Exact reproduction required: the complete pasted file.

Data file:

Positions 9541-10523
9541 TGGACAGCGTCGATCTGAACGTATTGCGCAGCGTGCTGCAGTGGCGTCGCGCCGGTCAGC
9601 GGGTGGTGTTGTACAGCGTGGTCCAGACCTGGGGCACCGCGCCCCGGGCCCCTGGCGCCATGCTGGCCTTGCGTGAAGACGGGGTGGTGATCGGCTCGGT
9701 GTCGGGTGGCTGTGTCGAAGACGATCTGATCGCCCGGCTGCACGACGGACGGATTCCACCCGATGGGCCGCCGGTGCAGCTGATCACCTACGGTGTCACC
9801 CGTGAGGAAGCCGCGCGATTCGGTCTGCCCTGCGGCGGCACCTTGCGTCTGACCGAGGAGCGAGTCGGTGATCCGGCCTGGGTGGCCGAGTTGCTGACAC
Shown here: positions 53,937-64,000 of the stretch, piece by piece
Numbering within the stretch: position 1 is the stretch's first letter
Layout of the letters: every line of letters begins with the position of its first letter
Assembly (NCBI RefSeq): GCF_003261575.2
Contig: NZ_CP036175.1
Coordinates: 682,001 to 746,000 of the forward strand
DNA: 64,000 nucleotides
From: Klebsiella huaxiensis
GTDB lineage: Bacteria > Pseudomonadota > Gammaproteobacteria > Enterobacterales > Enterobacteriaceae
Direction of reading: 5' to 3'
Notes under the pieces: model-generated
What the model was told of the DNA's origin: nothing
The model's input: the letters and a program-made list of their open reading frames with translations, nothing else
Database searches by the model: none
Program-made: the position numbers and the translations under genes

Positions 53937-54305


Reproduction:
Positions 9541-10523
9541 TGGACAGCGTCGATCTGAACGTATTGCGCAGCGTGCTGCAGTGGCGTCGCGCCGGTCAGC
9601 GGGTGGTGTTGTACAGCGTGGTCCAGACCTGGGGCACCGCGCCCCGGGCCCCTGGCGCCATGCTGGCCTTGCGTGAAGACGGGGTGGTGATCGGCTCGGT
9701 GTCGGGTGGCTGTGTCGAAGACGATCTGATCGCCCGGCTGCACGACGGACGGATTCCACCCGATGGGCCGCCGGTGCAGCTGATCACCTACGGTGTCACC
9801 CGTGAGGAAGCCGCGCGATTCGGTCTGCCCTGCGGCGGCACCTTGCGTCTGACCGAGGAGCGAGTCGGTGATCCGGCCTGGGTGGCCGAGTTGCTGACAC
Shown here: positions 53,937-64,000 of the stretch, piece by piece
Numbering within the stretch: position 1 is the stretch's first letter
Layout of the letters: every line of letters begins with the position of its first letter
Assembly (NCBI RefSeq): GCF_003261575.2
Contig: NZ_CP036175.1
Coordinates: 682,001 to 746,000 of the forward strand
DNA: 64,000 nucleotides
From: Klebsiella huaxiensis
GTDB lineage: Bacteria > Pseudomonadota > Gammaproteobacteria > Enterobacterales > Enterobacteriaceae
Direction of reading: 5' to 3'
Notes under the pieces: model-generated
What the model was told of the DNA's origin: nothing
The model's input: the letters and a program-made list of their open reading frames with translations, nothing else
Database searches by the model: none
Program-made: the position numbers and the translations under genes

Positions 53937-54305